Does the "Date of Separation" Matter?

You’re getting divorced, but does the “date of separation” really matter? Does it need to be an exact date? How is it used? Below we take a closer look at what the “date of separation” means and if it’s crucial that you have an exact day.

Date of Separation

When it comes to a courts’ consideration, the date of separation becomes important for determining property interests. As much as you might want the court to “care” about the date, it really just comes down to determining community and separate property. any property that is acquired by a spouse after the separation date is considered that spouse’s separate property, in addition to any property that was listed as separate property in the prenuptial agreement (if there was one). Property acquired during the marriage (and before the date of separation) is considered community property.

Unsure of the Date of Separation

You might not be sure of the exact date that you separated. Chances are, it wasn’t a rash decision or a date you can point to, like a birthday or a holiday. Most likely there was a lot of discussion and deciding that went into the final decision to separate. Additionally, your spouse might disagree about the day. When the date of separation is unclear, a court will use different tests to help determine the separation date.

Objective and Subjective Test to Determine Date of Separation

Objective Test: the court determines when you and your spouse started living apart from each other, or when one of you moved out of the family home. Sometimes there is no way to ensure physical separation, such as in instances when it’s too expensive to financially maintain separate residences. California Courts states: “Our conclusion does not necessarily rule out the possibility of some spouses living apart physically while still occupying the same dwelling. In such cases, however, the evidence would need to demonstrate unambiguous, objectively ascertainable conduct amounting to a physical separation under the same roof.”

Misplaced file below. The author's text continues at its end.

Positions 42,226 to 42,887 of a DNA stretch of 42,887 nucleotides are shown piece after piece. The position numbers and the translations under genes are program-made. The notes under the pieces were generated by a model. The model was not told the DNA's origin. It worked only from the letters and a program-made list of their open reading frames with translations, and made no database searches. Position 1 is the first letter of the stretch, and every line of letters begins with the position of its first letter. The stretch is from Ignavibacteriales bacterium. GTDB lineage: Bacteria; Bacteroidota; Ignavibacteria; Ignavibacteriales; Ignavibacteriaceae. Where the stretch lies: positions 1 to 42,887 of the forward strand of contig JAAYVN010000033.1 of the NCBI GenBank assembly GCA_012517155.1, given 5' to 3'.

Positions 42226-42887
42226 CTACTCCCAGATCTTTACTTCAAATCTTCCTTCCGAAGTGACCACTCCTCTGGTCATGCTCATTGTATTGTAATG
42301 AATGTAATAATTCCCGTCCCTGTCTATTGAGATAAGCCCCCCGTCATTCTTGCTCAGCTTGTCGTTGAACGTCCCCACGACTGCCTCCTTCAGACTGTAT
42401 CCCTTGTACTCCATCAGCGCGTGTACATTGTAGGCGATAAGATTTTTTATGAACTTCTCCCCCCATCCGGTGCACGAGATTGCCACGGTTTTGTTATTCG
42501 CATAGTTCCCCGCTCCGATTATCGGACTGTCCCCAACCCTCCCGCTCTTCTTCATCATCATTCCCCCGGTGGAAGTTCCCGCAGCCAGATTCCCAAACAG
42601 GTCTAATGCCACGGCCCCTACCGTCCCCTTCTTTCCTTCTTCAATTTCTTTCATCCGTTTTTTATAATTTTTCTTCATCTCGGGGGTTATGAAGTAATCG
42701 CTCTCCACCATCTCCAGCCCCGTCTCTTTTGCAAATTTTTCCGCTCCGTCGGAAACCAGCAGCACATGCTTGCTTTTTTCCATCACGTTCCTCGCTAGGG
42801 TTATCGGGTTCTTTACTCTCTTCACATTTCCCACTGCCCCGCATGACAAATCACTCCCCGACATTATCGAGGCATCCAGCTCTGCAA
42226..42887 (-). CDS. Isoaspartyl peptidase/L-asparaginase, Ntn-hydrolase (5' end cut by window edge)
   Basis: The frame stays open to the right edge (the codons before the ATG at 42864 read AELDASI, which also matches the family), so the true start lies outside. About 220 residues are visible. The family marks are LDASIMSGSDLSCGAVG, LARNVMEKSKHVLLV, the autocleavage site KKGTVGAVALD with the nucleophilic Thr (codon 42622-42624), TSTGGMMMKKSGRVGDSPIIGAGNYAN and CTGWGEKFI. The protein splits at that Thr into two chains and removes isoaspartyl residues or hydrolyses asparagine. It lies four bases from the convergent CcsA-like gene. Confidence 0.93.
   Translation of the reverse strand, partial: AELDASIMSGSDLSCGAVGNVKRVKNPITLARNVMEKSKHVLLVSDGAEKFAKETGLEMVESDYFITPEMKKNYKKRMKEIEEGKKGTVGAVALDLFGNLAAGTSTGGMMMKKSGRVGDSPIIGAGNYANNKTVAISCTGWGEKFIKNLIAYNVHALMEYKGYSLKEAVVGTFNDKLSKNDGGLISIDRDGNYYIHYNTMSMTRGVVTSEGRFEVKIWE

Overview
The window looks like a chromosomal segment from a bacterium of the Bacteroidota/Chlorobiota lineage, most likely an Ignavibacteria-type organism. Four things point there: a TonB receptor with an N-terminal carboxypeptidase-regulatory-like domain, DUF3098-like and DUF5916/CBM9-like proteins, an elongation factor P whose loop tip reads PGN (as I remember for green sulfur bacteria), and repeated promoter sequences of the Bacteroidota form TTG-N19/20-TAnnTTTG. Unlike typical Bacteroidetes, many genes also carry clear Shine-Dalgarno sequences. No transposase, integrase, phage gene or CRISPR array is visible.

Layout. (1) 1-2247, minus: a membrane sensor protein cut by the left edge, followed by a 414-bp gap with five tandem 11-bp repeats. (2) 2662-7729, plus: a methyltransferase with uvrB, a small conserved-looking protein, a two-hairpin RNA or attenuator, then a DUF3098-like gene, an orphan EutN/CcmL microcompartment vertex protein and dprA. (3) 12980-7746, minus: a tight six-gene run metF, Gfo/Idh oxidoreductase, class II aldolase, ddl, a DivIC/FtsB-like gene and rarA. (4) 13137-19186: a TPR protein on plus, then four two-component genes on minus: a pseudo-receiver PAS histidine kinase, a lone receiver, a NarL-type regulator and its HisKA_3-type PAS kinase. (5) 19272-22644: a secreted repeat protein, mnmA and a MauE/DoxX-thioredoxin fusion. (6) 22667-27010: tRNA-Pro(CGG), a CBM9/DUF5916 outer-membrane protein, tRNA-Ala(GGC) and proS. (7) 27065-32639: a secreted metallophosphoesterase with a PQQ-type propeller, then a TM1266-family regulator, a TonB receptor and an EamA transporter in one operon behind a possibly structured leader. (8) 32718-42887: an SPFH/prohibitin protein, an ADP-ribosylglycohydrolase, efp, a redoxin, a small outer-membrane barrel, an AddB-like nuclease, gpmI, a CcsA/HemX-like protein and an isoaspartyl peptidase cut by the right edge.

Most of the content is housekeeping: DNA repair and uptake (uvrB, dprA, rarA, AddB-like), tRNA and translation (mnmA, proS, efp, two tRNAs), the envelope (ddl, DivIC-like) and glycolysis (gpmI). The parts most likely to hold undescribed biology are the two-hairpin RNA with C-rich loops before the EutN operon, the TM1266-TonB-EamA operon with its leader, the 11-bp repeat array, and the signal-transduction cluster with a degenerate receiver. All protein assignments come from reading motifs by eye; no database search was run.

Subjective Test: the court determines when you or your spouse think the marriage was over, or when you both decided you no longer wanted to be married to each other. For this “test,” the court looks at your conduct toward each other to determine the end of the marriage.

Once a court determines this date, it will be used for the divorce process and any property division that is required to reach a divorce settlement.

Related Posts
  • Uptick in Gray Divorce Read More
  • Divorce and Mental Health: Self-Care Strategies for Coping with Emotional Stress Read More
  • California's Family Court System: What to Expect and How to Prepare Read More